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A pregnant COVID-19 patient’s road to delivery and recovery

Just as soon as she started her 9th month of pregnancy, Mayada Reda started feeling feverish and had a slight cough. She began to worry when she lost her sense of taste and smell.

“I texted my doctor and I explained to her how I was feeling and she told me these are symptoms of COVID-19,” she recalls.

Mayada was tested then returned home and decided to self-isolate. She remembers hoping to deliver her baby safely, and then think about her own recovery from the coronavirus.

Her family, who live in the same building, helped prepare a room for her where she can spend her quarantine period.

“I had to stay away from everyone in my family, including my 5-year-old daughter Farida,” she says.

But Mayada preferred a different room than the one set up for her.

“I chose another room that has a window overlooking other windows in the building, that way I can talk to everyone and know how everyone is doing,” she says.

Mayada felt solace in hearing Farida’s voice through the window as she played with her cousins in the building.

A few days later, Mayada went into labor. She had to deliver in a quarantine hospital, which brought together other pregnant COVID-19 patients, thanks to Dr. Yahya Diwer.

Dr. Yahya a gynecologist and head of emergency, was quarantining at a hospital in 6th of October and proposed to the Ministry of Health and Population that they transfer all pregnant COVID-19 patients to that hospital so he can follow up with them.

Since COVID-19 pandemic started to spread in Egypt, he delivered 10 COVID-19 patients and is following up with 12-15 more.

“As soon as they pulled the baby out, the doctor told me to look to my left,” Mayada recalls, “he showed me the baby and said ‘that’s Mohamed, can you see him?’ I said ‘yes, I can,’ then they took him away.”

Mayada was separated from her baby for a week, until both her test and that of her baby’s came back negative and they both returned home.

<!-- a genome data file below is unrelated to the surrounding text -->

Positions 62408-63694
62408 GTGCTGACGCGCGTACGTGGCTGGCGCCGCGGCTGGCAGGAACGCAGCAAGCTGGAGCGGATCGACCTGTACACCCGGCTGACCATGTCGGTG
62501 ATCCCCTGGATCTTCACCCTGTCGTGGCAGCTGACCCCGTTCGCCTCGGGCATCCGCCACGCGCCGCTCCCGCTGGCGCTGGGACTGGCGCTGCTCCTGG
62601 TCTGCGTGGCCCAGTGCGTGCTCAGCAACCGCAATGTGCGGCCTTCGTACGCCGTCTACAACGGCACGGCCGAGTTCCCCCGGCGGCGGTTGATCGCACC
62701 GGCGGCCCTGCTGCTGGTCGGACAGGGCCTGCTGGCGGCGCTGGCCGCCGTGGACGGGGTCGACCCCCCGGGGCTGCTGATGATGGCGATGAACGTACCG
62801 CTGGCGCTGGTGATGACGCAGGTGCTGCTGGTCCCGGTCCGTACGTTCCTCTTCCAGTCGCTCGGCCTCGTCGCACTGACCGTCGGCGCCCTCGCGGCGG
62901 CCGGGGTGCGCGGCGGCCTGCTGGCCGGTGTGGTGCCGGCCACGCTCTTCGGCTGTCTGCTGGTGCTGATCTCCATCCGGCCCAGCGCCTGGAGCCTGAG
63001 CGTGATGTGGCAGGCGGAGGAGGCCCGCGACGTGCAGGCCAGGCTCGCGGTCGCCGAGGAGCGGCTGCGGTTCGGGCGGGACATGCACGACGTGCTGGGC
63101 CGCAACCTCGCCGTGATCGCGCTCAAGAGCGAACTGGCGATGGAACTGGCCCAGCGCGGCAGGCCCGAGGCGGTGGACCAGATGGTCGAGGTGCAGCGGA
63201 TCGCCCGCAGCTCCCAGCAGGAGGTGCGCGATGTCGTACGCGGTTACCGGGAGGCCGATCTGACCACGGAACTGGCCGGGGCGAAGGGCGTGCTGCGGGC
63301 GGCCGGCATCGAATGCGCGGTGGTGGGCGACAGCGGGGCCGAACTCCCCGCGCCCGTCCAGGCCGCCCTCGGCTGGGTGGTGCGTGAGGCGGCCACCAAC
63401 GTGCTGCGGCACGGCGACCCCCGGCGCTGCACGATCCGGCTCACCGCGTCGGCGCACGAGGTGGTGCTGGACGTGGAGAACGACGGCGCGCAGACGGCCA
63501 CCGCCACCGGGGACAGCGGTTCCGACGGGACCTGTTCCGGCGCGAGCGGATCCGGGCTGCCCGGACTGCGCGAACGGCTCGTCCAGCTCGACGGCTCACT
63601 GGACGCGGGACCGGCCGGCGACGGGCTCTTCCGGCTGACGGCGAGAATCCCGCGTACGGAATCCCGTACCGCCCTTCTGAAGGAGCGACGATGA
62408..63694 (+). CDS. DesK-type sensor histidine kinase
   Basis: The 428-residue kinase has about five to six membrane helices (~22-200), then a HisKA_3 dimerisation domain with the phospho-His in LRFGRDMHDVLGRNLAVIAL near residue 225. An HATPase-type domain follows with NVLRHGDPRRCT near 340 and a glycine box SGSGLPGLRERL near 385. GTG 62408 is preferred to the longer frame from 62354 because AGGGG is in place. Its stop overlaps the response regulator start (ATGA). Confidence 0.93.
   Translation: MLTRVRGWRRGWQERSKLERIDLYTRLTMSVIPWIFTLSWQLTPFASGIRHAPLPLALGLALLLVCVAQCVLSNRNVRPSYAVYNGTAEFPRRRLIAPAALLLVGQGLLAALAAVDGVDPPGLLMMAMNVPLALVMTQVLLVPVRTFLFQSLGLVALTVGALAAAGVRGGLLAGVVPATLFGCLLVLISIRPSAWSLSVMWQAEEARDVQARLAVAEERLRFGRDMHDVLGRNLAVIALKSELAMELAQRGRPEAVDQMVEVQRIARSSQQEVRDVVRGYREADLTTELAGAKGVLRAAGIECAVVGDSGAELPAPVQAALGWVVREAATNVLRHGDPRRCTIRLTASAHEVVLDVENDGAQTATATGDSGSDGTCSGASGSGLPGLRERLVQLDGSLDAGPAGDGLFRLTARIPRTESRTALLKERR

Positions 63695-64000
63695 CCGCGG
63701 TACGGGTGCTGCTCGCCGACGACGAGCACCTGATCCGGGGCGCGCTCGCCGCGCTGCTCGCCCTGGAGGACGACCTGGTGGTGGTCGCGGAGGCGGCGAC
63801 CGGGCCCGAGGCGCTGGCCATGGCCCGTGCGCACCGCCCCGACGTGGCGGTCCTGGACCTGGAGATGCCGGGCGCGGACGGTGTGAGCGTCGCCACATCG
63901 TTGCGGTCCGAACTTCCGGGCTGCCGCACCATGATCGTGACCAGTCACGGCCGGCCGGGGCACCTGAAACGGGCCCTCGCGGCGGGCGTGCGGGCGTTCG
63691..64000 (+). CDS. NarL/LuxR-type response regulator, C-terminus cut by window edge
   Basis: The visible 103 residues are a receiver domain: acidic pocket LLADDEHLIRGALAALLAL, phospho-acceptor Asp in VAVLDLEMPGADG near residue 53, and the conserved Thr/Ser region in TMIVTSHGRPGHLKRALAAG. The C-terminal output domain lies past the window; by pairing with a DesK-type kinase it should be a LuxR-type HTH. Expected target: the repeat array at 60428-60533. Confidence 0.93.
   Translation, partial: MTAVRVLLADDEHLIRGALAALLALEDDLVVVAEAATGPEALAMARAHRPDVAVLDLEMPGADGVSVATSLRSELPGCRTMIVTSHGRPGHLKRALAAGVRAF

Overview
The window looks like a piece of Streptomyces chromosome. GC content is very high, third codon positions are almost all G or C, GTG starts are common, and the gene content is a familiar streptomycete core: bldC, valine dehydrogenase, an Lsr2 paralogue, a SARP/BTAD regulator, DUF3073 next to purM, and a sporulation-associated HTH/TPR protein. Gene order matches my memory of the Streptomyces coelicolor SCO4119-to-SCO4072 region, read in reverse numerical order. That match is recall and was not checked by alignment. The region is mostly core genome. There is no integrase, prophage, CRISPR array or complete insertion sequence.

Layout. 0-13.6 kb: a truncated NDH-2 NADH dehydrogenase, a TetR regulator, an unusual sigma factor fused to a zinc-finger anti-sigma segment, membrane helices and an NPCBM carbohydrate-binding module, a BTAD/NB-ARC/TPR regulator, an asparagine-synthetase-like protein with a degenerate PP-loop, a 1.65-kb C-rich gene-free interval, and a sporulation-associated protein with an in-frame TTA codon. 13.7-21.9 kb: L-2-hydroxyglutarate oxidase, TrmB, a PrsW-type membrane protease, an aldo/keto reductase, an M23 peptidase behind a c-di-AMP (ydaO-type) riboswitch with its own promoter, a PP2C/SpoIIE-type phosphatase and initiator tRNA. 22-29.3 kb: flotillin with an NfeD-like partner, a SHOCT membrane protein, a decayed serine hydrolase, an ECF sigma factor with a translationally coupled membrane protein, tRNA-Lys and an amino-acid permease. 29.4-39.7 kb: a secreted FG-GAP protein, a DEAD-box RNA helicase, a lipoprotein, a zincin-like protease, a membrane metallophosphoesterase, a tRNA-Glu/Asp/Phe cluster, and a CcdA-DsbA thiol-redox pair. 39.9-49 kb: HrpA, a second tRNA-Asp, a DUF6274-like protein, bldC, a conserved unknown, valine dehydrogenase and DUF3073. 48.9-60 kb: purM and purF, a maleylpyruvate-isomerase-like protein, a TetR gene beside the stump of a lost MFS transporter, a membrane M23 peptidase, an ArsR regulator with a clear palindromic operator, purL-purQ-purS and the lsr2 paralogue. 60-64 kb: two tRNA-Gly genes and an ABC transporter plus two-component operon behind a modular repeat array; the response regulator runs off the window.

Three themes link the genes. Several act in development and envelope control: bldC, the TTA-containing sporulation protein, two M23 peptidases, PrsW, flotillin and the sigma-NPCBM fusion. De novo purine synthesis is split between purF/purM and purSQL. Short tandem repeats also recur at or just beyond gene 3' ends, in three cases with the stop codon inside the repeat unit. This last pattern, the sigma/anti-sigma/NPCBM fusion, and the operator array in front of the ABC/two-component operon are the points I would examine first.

Dr. Yahya advises pregnant women to stay home and not risk their health and that of their babies’. He explains that the virus affects the mother’s oxygen levels and may in turn affect the baby’s oxygen levels.

He adds that he has been following up with his pregnant patients over the telephone or via video conferencing, unless it is necessary for them to pay him a visit at the clinic.

He also advises pregnant women to get checked out as soon as they start to feel symptoms.

“The sooner you detect the symptoms, the better your chances are at treatment and recovery,” he says.

UNFPA developed Standard Operating Procedures (SOPs), in the form of a flow-chart, in close collaboration with the Egyptian Ministry of Health and Population, for antenatal care and postnatal care services during the COVID-19 pandemic at the primary level, as well as delivery at the secondary level including in isolation sites.

While there is no scientific evidence indicating pregnant women have increased susceptibility to COVID-19 or increased risk of adverse outcomes, pregnant women commonly undergo physical changes that can make them more vulnerable to experiencing serious respiratory infections.

UNFPA advises that they be treated with utmost priority. 

According to the World Health Organization, there is also no evidence to suggest COVID-19 can be transmitted vertically, meaning from mother to fetus during pregnancy or delivery. There is also no evidence it can be transmitted from mother to child during breastfeeding. 

Symptomatic mothers well enough to breastfeed should wear a mask when near a child (including during feeding), wash hands before and after contact with the child (including feeding), and disinfect contaminated surfaces.

As for Mayada, she reflects on her experience and is thankful that it passed smoothly.

“The most important things are your nutrition and your mental wellbeing,” she advises other expectant mothers, “If you maintain both, then consider yourself recovered.”